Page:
I’m not as big of a Christmas movie guy as I am a Christmas TV guy, but I have settled on my answer – at least for now – when someone asks me my favorite Christmas movie: “Gremlins”(1984). Growing up, I was more familiar with the 45 rpm read-along record, which in many ways is actually scarier than the film thanks to the ominous narrator and the intense music from the Buena Vista library that can also be heard on “Star Wars” records like “Planet of the Hoojibs” (In another link, the voice actor for Billy also voiced Luke Skywalker).
Later, I began to understand that “Gremlins” is not just a horror film, but also a dark comedy – while still hitting on the all the Christmas tropes that make it family friendly. It also occupies a distinct place in cinema history as one of the films – along with “Indiana Jones and the Temple of Doom” – that inspired the invention of the PG-13 rating (not a safe film like a PG, but not quite an adult film like an R). Here are 10 more random observations about “Gremlins” in the wake of my latest holiday screening.
1. Like Yoda (1980) and E.T. (1982), Gizmo is one of those early-’80s animatronic-and-puppeteered characters who won over the hearts of viewers who accepted him as a real creature. If one wants to nitpick, Gizmo and the Gremlins are a bit herky-jerky here and there (the scene where the mob of Gremlins walks down the main street is notably imperfect stop-motion). But it’s real enough. More “perfect” made-up creatures have recently been brought to life – like Paul the alien and Ted the teddy bear – but they somehow aren’t quite as lovable as Gizmo.
2. Billy (Zach Galligan) is the Everyman young adult and Kate (Phoebe Cates) is the adorable Girl Next Door if there ever was one. Billy spends most of his time in his room with his dog, Mogwais, a stack of comic books and a TV playing old movies, with occasional visits from his friend Pete (Corey Feldman). Billy is a paragon of gawkiness, but Kate likes him anyway. There are no relationship troubles in the narrative: The uncool kid simply gets the cute girl, making this a horrible film for preparing uncool kids for reality.
3. Before 1984, when people said “gremlin,” they thought of imaginary creatures that caused machinery to inexplicably malfunction – a term that originated in the World Wars, possibly derived from “goblin.” Indeed, WWII veteran Mr. Futterman uses this definition, which is where the characters get their descriptor. A “Gremlin” was also a model of car and a slang term for a surf-beach bum. Sacred Heart High School in Sedalia, Mo., is one of very few schools in the country that uses “Gremlins” as a nickname. Their mascot is a small creature that looks somewhat like a gnome. The idea of a gremlin as an actual creature didn’t originate with this film, but it was certainly popularized by it. Today, when you type “Gremlins” into Google Images, every picture is of a Gremlin or Mogwai.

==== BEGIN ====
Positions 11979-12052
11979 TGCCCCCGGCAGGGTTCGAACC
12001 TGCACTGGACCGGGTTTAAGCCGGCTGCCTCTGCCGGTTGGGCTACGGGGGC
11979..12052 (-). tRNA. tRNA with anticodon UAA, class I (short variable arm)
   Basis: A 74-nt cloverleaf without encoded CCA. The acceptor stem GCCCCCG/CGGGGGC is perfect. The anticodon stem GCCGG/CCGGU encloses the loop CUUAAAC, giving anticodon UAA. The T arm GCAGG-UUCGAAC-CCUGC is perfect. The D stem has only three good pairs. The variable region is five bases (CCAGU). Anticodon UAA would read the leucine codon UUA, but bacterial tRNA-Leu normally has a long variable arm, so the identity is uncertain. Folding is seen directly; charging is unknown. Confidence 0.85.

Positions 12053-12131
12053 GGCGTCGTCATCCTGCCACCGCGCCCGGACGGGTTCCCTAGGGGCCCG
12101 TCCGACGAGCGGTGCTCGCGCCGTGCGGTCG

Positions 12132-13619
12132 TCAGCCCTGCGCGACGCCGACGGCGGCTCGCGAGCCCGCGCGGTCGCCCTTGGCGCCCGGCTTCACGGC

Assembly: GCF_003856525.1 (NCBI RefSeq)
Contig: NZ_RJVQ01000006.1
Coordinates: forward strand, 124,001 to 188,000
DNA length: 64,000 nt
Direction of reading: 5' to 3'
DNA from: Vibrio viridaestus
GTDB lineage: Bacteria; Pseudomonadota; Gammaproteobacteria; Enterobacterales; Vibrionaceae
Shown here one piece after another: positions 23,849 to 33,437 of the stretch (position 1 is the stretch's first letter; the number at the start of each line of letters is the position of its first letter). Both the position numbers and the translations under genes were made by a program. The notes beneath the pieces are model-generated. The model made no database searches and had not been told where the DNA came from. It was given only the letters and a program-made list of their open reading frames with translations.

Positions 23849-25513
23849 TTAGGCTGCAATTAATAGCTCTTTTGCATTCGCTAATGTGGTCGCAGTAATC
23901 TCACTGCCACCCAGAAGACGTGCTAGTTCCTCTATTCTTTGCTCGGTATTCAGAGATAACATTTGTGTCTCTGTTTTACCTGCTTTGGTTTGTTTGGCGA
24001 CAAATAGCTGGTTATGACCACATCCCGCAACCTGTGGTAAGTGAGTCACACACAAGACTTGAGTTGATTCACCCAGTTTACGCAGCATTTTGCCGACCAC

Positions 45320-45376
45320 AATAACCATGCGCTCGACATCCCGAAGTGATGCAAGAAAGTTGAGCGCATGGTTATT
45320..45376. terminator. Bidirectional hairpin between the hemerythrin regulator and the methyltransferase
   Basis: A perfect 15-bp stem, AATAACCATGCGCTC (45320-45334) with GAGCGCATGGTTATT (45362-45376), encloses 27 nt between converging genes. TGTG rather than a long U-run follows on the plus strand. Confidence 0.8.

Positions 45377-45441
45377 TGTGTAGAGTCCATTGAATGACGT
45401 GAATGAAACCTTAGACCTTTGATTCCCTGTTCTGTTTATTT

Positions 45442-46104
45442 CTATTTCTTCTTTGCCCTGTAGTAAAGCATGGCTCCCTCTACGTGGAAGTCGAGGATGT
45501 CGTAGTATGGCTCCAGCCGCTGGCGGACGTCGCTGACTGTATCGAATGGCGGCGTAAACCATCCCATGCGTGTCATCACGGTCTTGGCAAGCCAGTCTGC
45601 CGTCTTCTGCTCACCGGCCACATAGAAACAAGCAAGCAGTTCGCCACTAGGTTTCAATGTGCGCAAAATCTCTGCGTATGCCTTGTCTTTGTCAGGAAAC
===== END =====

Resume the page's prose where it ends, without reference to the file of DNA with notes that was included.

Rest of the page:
4. I love the warm, Yuletide vibe of “Gremlins,” from Rand doing some Christmas shopping in Chinatown to the Rockwellian feel of Kingston Falls, N.Y. The final shot, as the old man walks off with Gizmo, is blatantly a matte painting, but it doesn’t bother me. And among the details that add verisimilitude to this crazy story is the fact that Rand is an inventor – his faulty inventions are all over the house, leading to several laughs early in the film, such as the exploding juicer.
5. When the Gremlins go caroling, they sing the theme song from “Gremlins.” This is the most blatant of several “Huh?” moments in regards to these creatures’ learning abilities. Another example is when Stripe sees the neon “candy” sign and knows what it means. They also learn spoken language, saying things like “Milk Duds” and “gun.” Gizmo himself says “bright light” and – in a touching farewell — “Billy.”